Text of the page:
Kathmandu, Nepal 2010
Kathmandu is a fascinating city to visit. A patchwork quilt of faith, religion, tradition, superstition, – it offers a link with the past, but is also a dynamic city living fully in the present moment. A city of temples, shrines and statues; a stroll down the narrow streets of the old city will reveal markets, “toles”(1), “bahals”(2), and “bahil”(3). It’s a glorious mix of ancient and modern, faith and religion intertwined with the standard business of day to day living. Relics several centuries old are dotted around the squares and streets. Anywhere else these treasures would be behind glass, protected in a museum; here they merit scarcely a glance and are just part of the tapestry of normal everyday life.
At busy traffic intersections crowded with cycle rickshaws and motorbikes people circle shrines, and light butter lamps. Among the spice vendors and vegetable sellers on Asan Tole, locals walk around the three story Annapurna temple; they touch a coin to their heads, throw it into the temple and ring a bell. Tiered pagoda-like temples, lions and garudas, demons and erotic carvings abound. Inside the temples offer tranquility and are havens of peace. Outside there are shops selling prayer beads, gleaming brass ware, traditional Nepalese dress, terracotta pots, statues and down quilts!
But it’s in the bahal’s that this mix of ancient and present, religion and the mundane is most evident. In the Takan Bahal, dominated by an impressive fourteenth-century stupa, old women squatted on their haunches and scoured cooking pots. In the Musum Bahal men lounged against chaityas (4) reading newspapers. Amongst shrines and small temples an egg seller was the centre of attention with the women of the bahal. Two towers of eggs protected by cardboard cartons hung from either end of a pole he carried over his shoulders. He placed his wares on the ground and laughed with the women as they noisily inspected the eggs and questioned him. Men and women sat outside on straw mats spread on the ground, enjoying the sun. A mother massaged her baby using copious amounts of oil, snatching at his chubby body, she pulled him closer to her as he wriggled forwards. Kids washed their feet under a tap, splashing and pushing. Amongst relics and statues thousands of years old, kids played badminton, raced around on bikes and chalked graffiti. Kathmandu is a living, breathing museum.
Old traditions are maintained as if life has gone on uninterrupted for centuries. In the Kichandra Bahal (one of the oldest in the city dating from 1381) a brass plaque shows a demon known as Guru Mapa taking a naughty child from a woman and eating it! Apparently the demon relented when he was promised an annual feast of buffalo meat. Another plaque shows him sitting down and tucking into a big pot of food. To this day every year during the festival of Holi, the inhabitants of Itum Bahal (Kichandra Bahal is part of this larger courtyard) sacrifice a buffalo to Guru Mapa on the banks of the Vishnumati River, cook it in the courtyard in the afternoon, and in the middle of the night carry it in cauldrons to a tree on the Tundikhel parade ground where the demon is thought to live.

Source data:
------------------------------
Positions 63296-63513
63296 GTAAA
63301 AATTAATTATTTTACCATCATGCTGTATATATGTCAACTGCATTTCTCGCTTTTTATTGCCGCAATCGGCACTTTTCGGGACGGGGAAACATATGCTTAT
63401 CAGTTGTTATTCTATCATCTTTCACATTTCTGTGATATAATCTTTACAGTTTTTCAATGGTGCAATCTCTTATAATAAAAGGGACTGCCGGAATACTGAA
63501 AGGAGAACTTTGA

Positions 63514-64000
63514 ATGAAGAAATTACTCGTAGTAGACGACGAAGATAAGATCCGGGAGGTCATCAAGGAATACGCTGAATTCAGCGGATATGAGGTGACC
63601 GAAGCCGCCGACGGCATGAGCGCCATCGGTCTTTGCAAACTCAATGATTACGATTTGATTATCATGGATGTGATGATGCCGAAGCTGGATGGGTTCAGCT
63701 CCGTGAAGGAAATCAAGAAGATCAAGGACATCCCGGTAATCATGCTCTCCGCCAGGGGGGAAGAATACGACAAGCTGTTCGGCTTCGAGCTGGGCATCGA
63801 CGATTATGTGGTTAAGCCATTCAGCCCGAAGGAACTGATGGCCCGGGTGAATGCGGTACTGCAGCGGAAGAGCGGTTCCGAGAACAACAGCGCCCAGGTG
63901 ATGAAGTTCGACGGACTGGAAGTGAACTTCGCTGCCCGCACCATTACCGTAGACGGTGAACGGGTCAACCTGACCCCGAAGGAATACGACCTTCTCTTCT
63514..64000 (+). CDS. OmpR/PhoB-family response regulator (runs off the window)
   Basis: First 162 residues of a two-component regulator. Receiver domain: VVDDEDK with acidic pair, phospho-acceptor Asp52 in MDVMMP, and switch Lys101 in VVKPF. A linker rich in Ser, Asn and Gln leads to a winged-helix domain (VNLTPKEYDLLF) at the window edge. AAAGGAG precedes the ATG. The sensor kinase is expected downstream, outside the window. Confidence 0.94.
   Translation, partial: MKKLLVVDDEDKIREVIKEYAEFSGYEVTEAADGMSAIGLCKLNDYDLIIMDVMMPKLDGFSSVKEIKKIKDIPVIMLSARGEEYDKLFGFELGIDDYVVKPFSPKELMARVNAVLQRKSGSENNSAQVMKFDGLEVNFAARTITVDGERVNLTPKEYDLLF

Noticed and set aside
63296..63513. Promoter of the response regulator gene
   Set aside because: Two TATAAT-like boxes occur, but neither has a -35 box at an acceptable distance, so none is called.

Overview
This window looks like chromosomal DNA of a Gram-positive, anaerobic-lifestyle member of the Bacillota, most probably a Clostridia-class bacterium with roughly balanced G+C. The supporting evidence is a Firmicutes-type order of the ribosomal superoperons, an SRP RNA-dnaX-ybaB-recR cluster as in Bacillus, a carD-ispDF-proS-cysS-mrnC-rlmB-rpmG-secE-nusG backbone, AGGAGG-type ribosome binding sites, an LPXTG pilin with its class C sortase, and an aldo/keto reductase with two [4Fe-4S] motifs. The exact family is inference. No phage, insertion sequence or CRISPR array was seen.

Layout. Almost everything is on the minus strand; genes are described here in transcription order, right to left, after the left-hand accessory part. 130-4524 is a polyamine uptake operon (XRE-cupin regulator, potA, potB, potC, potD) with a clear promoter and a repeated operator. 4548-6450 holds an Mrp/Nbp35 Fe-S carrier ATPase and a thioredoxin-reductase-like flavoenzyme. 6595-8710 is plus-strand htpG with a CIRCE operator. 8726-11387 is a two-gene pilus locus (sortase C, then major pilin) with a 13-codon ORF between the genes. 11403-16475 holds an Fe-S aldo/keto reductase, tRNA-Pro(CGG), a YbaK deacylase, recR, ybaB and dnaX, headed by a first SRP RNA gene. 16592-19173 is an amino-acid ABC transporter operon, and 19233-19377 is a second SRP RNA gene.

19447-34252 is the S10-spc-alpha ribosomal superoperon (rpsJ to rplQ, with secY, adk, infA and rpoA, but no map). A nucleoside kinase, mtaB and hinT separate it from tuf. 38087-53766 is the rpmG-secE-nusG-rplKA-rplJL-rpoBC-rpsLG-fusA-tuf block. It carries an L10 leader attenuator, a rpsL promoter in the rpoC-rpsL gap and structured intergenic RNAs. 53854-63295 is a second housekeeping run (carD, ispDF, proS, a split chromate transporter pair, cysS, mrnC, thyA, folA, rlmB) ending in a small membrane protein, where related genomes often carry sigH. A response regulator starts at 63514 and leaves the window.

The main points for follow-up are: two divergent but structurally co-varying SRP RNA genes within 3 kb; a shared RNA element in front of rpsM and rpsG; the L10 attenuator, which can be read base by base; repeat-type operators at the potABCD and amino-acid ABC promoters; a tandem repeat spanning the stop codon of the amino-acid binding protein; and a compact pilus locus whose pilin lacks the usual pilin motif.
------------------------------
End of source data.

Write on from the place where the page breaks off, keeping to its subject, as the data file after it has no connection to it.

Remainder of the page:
Some beliefs border on superstition. At a busy crossroads on a corner a lump of wood has thousands of coins nailed to it. These are offerings to the toothache god – represented by a little statue in the lump of the wood. A prayer at the nearby Ugratara Temple is thought to be good for the eyesight.
Kathmandu is a huge melting pot. Hindu and Buddhist religions overlap and intermingle. At Bodhnath Tibetan refugees spin prayer wheels and circumnavigate the huge stupa. At the Seto Machhendranath temple there is even a very European-looking female statue. Surrounded by candles she boldly faces the temple. She’s probably just a European import that’s been given a place amongst the huge pantheon of gods. It seems anything is possible, everything is acceptable.
Kathmandu, a blend of past and present that co-exists beautifully.
(1) tole- a street or quarter of a town, sometimes used to refer to a square.
(2) Bahal- a Buddhist monastery courtyard.
(3) Bahil- courtyard with accomodation.
(4) chaitya – small stupa, which usually contains a mantra rather than a Buddhist relic.